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‘Genius has no country’

COMPLICATED GENIUS: “Genius has no country. It blossoms everywhere. Genius is like the light, the air. It is the heritage of all.” From Jose Rizal’s toast (brindis) to the artists Juan Luna and Felix Resurrección Hidalgo in Madrid, Spain. (25 June 1884)

February 21 is the day we commemorate Felix Resurrección Hidalgo’s 159th birth anniversary. In this detail of the study for Per Pacem Et Libertatem, the genius spirits are seen holding attributes of compass, swords, and something that resembles a caduceus. (And another, a lyre, which is not included in this image.)

In Ancient Roman tradition, Genius is the god of men, the personification of creativity and strength in mortal males, the counterpart of Juno. Originally the Genius seems to have been the procreative power that enables a family to continue generation after generation. As time passed, the Genius merged with a quite different idea, that of a personal (daemon) spirit who watched over an individual throughout his life, a guardian angel.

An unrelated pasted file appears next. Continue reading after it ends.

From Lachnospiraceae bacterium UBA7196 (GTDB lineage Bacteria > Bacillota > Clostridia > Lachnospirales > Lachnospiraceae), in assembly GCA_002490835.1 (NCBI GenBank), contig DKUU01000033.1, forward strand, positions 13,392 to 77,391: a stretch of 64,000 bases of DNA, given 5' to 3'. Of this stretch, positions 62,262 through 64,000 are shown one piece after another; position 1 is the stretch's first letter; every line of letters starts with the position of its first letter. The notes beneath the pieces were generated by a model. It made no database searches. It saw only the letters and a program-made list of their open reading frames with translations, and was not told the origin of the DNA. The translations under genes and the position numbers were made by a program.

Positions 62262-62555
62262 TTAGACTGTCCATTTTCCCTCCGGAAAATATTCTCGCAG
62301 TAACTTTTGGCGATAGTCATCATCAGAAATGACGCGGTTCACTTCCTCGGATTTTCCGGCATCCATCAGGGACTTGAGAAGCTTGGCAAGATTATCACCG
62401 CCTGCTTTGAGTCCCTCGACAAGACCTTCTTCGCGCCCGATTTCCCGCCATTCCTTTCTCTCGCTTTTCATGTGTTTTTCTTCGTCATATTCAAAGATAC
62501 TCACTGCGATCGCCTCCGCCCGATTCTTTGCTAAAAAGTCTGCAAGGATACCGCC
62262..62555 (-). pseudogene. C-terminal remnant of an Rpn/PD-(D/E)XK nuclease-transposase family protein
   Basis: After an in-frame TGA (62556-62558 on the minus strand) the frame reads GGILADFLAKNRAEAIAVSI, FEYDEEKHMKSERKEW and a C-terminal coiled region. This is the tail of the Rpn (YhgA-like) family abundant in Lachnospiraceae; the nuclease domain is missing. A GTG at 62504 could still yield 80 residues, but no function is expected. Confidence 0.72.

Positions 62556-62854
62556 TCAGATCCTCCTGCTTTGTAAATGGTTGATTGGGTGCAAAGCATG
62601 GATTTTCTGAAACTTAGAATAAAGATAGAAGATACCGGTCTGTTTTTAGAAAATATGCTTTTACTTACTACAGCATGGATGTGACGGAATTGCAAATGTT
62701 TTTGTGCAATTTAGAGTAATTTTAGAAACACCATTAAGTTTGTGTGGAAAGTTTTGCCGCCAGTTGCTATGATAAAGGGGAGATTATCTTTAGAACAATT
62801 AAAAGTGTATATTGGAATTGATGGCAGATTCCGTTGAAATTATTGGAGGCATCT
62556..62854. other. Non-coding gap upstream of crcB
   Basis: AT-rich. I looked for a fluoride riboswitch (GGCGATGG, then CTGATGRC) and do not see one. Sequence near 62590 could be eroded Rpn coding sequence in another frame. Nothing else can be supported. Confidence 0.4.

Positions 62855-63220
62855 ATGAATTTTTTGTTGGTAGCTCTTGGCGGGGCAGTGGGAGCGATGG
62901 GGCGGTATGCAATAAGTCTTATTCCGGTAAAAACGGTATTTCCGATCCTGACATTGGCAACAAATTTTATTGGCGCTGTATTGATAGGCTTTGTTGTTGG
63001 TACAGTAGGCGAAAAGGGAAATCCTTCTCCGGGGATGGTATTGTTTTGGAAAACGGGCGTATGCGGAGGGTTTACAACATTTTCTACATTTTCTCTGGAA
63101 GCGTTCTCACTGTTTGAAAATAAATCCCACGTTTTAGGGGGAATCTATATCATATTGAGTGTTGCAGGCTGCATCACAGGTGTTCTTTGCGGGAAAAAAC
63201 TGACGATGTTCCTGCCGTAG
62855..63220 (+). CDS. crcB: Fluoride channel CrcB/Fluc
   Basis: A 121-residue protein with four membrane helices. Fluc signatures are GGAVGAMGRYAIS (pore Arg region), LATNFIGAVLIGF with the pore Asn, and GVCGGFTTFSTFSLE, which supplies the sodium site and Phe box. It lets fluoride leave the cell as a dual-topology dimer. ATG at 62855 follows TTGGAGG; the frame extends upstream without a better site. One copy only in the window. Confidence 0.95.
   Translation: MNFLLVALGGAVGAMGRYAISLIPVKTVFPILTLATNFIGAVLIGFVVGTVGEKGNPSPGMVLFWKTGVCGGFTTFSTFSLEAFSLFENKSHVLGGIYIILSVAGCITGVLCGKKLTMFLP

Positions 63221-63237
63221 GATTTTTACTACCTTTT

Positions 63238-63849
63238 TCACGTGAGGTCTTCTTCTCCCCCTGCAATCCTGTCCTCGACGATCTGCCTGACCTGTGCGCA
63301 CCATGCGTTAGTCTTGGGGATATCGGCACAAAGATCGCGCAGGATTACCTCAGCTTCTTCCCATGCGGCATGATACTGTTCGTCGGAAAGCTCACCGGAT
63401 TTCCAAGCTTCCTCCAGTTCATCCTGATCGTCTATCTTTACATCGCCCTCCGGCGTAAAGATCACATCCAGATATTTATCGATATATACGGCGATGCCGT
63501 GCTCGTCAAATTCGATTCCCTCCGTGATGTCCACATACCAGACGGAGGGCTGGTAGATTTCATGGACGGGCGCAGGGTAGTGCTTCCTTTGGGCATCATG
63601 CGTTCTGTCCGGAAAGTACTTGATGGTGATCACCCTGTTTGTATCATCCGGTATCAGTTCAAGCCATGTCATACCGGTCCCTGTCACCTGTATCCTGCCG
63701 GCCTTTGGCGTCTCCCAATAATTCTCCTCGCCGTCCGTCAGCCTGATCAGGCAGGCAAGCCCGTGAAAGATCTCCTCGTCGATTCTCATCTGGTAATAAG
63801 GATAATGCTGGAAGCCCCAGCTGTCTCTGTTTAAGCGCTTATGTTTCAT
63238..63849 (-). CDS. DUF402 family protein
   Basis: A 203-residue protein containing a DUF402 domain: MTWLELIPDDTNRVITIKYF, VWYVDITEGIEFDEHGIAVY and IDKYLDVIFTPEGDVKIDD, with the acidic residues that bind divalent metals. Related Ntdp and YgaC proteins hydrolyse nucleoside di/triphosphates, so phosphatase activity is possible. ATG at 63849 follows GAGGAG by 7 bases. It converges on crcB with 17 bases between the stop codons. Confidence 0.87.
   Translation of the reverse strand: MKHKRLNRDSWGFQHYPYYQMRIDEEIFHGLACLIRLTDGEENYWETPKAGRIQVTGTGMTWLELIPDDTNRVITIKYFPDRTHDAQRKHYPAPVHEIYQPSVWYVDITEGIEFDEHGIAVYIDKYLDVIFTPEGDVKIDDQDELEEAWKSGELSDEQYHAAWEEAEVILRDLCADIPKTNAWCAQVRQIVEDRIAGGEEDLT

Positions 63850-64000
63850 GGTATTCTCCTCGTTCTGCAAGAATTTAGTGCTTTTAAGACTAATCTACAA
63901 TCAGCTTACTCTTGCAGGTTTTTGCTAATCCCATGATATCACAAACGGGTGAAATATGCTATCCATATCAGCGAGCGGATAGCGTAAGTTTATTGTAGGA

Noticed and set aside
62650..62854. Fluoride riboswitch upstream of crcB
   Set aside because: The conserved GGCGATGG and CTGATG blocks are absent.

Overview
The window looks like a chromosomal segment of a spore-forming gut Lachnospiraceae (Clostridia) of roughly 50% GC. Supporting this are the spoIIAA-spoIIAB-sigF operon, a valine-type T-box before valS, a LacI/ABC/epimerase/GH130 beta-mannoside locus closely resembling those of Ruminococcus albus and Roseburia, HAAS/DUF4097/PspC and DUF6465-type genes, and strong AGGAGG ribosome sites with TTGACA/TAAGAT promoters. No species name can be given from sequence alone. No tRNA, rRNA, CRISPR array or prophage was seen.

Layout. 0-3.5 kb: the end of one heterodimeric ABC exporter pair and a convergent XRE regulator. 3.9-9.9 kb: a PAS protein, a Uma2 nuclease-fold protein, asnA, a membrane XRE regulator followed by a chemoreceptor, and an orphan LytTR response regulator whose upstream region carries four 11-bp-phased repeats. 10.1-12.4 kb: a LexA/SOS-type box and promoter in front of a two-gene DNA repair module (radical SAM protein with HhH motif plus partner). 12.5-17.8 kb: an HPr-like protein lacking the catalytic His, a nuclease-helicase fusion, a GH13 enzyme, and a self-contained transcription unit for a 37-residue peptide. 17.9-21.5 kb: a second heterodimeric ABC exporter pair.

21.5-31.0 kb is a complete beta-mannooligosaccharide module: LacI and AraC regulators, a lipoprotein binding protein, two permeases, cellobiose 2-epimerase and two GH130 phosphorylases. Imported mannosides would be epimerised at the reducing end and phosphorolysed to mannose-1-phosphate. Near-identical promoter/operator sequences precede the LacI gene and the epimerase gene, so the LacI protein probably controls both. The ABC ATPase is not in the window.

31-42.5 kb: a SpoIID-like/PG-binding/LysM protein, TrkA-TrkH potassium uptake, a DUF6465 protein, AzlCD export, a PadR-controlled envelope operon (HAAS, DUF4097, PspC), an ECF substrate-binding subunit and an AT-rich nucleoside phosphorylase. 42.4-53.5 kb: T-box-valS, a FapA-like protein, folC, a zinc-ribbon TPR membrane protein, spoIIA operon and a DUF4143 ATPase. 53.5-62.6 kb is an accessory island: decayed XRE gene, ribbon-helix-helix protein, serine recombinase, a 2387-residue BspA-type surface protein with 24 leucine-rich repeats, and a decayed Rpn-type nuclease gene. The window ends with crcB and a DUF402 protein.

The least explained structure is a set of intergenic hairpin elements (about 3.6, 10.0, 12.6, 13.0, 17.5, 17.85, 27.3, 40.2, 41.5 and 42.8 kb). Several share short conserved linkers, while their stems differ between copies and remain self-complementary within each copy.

When a child took its first step, when it is purified and adopted into a family, when it was named, when it came of age, when it first undertook a domestic art or craft, when it married – at each new undertaking, whether on the farm, in the shop or in the pursuit of a profession, a new spiritual entity came into being to serve the occasion, until finally the Genius, the familiar spirit of the grown man, took charge. 


Man and His Gods by Homer W. Smith
The Romans and Their Gods in the Age of Augustus by R.M. Ogilvie
The Encyclopedia of Gods by Michael Jordan 


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